Attention Deficit & Hyperactivity
Implications for Learning

Two hands folded on top of an open book, a pencil intertwined between two fingers.

According to Cox (2013):

Most individuals diagnosed with ADHD have a problem retaining information in working memory due to inattentiveness or impairment in inhibiting environmental interference. When working memory is impaired, newly learned information is not fully encoded, and is thus unavailable from memory stores when searched for later.

Typically, learning in a postsecondary environment is conducted in such a way that it requires lengthy periods of sustained attention, independent self-regulation, time-management and organization – both inside and outside of classrooms - which can pose challenges for students with ADHD. 4

A person with ADHD will likely face significant challenges with many of the tasks and environments associated with a common postsecondary academic experience. Research indicates that only 5 - 15% college students with ADHD complete their degree compared to their non-ADHD peers (41- 48%). 5, 6 However, other research conducted by Allsop, Minskoff, and Bolt (2005) has highlighted that students with ADHD can be successful in postsecondary education environments when using individualized strategies to compensate for the challenges they face and when taught by supportive instructors.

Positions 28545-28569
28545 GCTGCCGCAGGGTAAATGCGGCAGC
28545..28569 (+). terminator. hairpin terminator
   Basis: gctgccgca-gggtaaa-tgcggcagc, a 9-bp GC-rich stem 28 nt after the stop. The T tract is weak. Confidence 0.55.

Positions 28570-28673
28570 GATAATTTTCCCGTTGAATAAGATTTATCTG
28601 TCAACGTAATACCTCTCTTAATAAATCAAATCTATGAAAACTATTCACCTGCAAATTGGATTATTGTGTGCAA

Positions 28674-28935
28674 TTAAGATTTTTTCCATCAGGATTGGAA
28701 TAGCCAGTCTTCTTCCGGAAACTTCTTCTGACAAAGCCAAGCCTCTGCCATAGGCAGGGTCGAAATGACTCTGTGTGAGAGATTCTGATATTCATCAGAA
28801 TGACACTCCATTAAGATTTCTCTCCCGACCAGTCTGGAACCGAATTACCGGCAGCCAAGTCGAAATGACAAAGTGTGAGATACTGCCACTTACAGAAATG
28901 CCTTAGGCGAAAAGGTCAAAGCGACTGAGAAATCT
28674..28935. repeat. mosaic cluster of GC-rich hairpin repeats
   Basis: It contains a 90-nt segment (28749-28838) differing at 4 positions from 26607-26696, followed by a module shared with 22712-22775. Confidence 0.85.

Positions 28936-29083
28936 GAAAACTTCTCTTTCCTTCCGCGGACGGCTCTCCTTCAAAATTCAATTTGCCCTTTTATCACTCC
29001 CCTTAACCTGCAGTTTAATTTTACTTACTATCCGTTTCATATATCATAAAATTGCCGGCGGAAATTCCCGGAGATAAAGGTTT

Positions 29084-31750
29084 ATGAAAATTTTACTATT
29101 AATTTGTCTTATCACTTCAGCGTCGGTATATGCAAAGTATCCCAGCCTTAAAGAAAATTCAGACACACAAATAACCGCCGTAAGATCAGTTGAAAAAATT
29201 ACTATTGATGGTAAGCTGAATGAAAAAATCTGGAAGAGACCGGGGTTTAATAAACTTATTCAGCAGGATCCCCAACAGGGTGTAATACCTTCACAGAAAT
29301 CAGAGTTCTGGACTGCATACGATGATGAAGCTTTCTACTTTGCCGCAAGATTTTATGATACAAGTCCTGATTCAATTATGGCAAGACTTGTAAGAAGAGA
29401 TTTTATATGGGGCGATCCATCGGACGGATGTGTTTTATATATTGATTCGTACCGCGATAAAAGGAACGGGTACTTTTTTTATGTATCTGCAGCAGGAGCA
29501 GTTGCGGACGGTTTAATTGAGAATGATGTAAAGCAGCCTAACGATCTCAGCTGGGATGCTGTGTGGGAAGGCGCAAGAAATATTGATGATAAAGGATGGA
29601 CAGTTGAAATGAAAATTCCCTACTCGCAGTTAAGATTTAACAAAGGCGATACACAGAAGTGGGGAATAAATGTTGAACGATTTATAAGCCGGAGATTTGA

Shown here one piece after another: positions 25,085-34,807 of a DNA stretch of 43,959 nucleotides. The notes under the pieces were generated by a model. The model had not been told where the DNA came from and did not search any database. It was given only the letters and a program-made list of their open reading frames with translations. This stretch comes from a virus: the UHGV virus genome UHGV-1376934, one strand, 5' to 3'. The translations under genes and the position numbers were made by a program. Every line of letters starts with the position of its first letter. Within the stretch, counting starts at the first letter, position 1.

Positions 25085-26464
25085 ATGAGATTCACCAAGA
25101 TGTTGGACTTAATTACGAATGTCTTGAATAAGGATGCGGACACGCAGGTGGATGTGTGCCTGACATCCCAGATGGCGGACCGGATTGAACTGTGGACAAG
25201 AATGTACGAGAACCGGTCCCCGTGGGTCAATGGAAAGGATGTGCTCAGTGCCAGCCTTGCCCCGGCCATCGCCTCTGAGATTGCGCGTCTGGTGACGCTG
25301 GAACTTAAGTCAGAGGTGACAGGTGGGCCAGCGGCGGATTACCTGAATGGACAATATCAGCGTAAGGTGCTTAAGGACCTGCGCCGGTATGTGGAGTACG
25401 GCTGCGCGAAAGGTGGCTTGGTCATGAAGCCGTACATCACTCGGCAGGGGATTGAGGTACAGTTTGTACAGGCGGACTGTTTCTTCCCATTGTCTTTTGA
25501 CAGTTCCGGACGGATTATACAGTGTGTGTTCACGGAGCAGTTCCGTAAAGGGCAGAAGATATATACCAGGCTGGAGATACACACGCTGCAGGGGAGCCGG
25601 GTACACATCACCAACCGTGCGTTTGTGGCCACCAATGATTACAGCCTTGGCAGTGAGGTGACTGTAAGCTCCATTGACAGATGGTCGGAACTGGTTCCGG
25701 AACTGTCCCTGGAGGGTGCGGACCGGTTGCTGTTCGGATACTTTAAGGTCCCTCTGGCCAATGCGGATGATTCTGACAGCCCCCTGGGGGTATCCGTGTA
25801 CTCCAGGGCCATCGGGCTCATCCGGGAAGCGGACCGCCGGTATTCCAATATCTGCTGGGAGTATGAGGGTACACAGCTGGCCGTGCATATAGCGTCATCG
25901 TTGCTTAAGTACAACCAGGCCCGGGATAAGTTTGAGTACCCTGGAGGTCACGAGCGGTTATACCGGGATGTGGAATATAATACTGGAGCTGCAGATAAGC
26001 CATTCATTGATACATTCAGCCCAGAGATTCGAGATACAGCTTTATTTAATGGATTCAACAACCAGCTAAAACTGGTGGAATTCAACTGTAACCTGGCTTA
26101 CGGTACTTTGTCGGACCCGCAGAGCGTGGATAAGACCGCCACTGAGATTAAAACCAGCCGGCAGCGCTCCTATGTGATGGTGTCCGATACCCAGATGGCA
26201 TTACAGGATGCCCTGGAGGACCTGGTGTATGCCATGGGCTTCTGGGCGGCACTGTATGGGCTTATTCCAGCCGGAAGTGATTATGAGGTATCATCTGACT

Common Accommodations

The following accommodations and classroom adaptations are a list of suggested accommodations, but are not comprehensive or exhaustive, nor will all accommodations listed be necessary in all cases. Other accommodations may be implemented based on the individual needs of each student as recommended by your campus Disability Services Office or other professionals.

Common Characteristics of a Student with ADHD Commonly Suggested Accommodations/Classroom Adaptations
Appears anxious/restless and/or has difficulty sustaining attention during class and/or tests and exams. Short breaks to help the student refocus attention.
Reserve a seat for the student at the front of the class.
Write instructions on the board.
Begin the class by summarizing the important points from the previous class and the topics to be discussed today.
Allow the student to move without distracting their classmates.
Allow student to write tests and exams in a distraction- reduced location.
Has difficulty taking notes during class. Note taking support and/or permission to record lectures.
Provide a written copy of notes.
Submits incomplete assignments or assignments with many careless mistakes. Encourage the student to review their work, especially if the student hands their assignment or test in early.
Submits late assignments. Clearly set out course guidelines, expectations, and due dates for assignments.
  • 4. Wolf, Simkowitz, and Carlson (2009).
  • 5. Lee, Oakland, Jackson, and Glutting (2008).
  • 6. Kuriyan et al. (2013).